Melanie Sophia Semcesen, Alex Pomeroy, Katie Stanford, Lee Stoner, FACSM. University of North Carolina at Chapel Hill, Chapel Hill, NC.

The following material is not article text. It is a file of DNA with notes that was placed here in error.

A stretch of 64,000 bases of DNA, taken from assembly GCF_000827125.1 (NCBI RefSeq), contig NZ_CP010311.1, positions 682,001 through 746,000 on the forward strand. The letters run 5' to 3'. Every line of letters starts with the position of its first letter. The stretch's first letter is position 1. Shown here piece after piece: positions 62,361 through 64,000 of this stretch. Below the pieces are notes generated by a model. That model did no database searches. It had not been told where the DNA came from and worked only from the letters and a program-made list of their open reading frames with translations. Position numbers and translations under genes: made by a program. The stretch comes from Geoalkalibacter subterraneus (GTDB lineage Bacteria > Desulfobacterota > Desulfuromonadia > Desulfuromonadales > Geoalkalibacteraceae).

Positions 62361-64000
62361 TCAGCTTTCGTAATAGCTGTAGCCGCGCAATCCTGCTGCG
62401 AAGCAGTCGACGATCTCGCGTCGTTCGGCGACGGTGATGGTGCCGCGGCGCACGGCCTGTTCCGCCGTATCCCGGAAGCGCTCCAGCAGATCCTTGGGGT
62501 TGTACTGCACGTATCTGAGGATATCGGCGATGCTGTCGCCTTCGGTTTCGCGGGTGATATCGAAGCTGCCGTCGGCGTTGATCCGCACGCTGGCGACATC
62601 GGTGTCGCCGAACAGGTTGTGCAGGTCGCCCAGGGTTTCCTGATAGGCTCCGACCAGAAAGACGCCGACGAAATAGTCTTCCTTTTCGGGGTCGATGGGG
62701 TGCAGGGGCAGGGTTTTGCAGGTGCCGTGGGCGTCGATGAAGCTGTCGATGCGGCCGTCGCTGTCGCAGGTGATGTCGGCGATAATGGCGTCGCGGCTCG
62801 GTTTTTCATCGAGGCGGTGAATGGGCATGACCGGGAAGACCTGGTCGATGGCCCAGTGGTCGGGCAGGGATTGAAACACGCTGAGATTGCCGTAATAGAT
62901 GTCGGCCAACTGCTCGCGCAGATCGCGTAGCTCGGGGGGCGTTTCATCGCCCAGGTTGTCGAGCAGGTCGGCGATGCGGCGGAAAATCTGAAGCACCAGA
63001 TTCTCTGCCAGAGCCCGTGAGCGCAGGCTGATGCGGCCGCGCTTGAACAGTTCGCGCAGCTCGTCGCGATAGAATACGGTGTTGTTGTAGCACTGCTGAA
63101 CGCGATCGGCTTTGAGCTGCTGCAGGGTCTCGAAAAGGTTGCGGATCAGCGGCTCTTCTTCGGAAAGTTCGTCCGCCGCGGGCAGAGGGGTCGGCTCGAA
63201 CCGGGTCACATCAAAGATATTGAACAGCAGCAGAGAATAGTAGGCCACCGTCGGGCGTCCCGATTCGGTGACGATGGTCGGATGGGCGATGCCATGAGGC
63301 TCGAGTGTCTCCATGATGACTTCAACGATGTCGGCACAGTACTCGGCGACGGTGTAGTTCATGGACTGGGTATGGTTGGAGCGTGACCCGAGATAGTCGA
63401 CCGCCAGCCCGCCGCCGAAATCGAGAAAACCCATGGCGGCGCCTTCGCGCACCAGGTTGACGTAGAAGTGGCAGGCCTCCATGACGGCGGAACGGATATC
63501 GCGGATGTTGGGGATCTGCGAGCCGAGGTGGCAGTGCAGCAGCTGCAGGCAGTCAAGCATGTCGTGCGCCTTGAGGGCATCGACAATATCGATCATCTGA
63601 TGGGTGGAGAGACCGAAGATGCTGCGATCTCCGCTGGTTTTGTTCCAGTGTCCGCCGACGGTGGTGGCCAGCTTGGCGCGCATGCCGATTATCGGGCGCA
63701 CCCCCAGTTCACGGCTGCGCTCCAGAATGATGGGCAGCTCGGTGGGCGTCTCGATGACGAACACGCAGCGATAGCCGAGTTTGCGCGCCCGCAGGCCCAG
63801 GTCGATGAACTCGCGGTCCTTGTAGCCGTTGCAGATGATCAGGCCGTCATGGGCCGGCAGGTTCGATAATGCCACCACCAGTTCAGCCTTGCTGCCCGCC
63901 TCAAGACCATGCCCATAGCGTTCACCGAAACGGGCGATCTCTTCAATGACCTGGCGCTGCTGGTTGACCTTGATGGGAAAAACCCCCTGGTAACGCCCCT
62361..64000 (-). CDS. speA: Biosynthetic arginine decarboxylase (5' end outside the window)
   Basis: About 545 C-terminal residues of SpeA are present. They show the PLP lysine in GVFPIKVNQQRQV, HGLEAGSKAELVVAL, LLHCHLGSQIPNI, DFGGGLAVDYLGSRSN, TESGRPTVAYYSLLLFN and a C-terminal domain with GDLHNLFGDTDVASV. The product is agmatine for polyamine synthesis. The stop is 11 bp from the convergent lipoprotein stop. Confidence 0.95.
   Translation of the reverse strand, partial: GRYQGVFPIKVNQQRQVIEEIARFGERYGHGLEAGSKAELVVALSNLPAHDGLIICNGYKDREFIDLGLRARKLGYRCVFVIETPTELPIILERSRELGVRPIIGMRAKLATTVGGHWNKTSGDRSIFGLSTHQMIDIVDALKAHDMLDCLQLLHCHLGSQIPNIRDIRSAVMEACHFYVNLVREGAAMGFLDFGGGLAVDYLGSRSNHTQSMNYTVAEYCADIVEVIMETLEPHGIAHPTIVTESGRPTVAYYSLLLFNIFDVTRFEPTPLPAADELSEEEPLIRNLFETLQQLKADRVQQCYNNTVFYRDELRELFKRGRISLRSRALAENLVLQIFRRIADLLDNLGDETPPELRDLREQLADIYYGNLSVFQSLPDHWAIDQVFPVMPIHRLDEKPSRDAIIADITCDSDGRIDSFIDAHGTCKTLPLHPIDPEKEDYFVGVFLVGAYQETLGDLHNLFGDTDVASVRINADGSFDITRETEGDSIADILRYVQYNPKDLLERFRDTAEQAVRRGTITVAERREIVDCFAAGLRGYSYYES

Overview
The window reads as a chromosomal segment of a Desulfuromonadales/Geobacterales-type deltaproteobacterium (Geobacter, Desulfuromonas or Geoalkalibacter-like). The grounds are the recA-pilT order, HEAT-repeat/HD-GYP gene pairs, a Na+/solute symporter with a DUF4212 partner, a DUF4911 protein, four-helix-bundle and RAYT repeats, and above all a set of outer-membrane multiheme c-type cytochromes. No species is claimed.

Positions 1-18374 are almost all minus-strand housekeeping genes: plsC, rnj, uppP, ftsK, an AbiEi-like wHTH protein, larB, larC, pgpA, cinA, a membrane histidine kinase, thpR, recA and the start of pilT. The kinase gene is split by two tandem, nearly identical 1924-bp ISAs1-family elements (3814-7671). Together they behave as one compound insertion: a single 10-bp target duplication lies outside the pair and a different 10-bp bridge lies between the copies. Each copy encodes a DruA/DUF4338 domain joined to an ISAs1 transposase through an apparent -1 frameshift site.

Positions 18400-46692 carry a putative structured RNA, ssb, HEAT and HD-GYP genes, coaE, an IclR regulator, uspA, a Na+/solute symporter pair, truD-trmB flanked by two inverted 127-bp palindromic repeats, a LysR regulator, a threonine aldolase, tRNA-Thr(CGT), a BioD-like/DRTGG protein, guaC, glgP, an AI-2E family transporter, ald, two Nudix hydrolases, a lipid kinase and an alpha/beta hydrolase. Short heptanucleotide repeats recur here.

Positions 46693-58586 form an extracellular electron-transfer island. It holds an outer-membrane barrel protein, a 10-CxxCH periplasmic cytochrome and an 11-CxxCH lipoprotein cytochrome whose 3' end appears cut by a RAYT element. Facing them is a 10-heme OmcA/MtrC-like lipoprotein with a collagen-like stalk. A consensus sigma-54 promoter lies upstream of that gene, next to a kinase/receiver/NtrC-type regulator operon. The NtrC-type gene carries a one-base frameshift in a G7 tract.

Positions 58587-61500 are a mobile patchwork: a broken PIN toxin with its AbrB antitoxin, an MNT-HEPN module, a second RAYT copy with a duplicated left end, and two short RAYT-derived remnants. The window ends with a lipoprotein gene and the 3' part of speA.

BACKGROUND: Higher arterial stiffness (AS) is associated with increased cardiovascular disease (CVD) risk. During prolonged sitting (PS), AS increases. However, the mechanism for increased AS during PS has not been elucidated. One plausible mechanism is lower-extremity venous pooling (VP), which would subsequently reduce venous return and aortic shear stress. The aim of this study is to determine the effect of venous pooling manipulation on central AS. In order to more fully understand how AS increases during PS, pulse wave velocity, the “gold standard” non-invasive arterial stiffness measurement, was used to measure AS. In order to more fully understand CVD risk, it is important to see if there is relationship between PS and AS. METHODS: Nine participants were part of a randomized crossover trial, where they were assigned to one of two groups: a group who had a bilateral tourniquet applied bilaterally to their legs to induce VP (CUFF) and a control group who did not wear a bilateral tourniquet (NON-CUFF). The participant then sat in a standard chair for 120 minutes. VP was measured the change in calf circumference. Linear mixed models were used to compare the bfPWV values over time and across conditions. RESULTS: The calf circumference measurements increased by 3.69% for the CUFF condition and increased by 0.25% for the NON-CUFF condition. There was no interaction effect in this study. The main effect for time was non-significant for bfPWV (p=0.249, ß = 0.453 m/s). The main effect for condition was trending toward significance, but non-significant (p=0.069, ß = 0.273 m/s). One participant was not included because the participant suffered a vasovagal episode. CONCLUSIONS: While no significant results were found, this preliminary data resulted in a non-significant, condition effect (p=0.069, ß = 0.273 m/s) that trended toward significance. These preliminary data may show more statistically significant results when tested in a full-scale trial, with greater participant count. This is something that can be used as pilot data, and can be further investigated in future and on-going studies. If an increase in bfPWV is found, treatments targeting VP could be used to affect bfPWV outcome.

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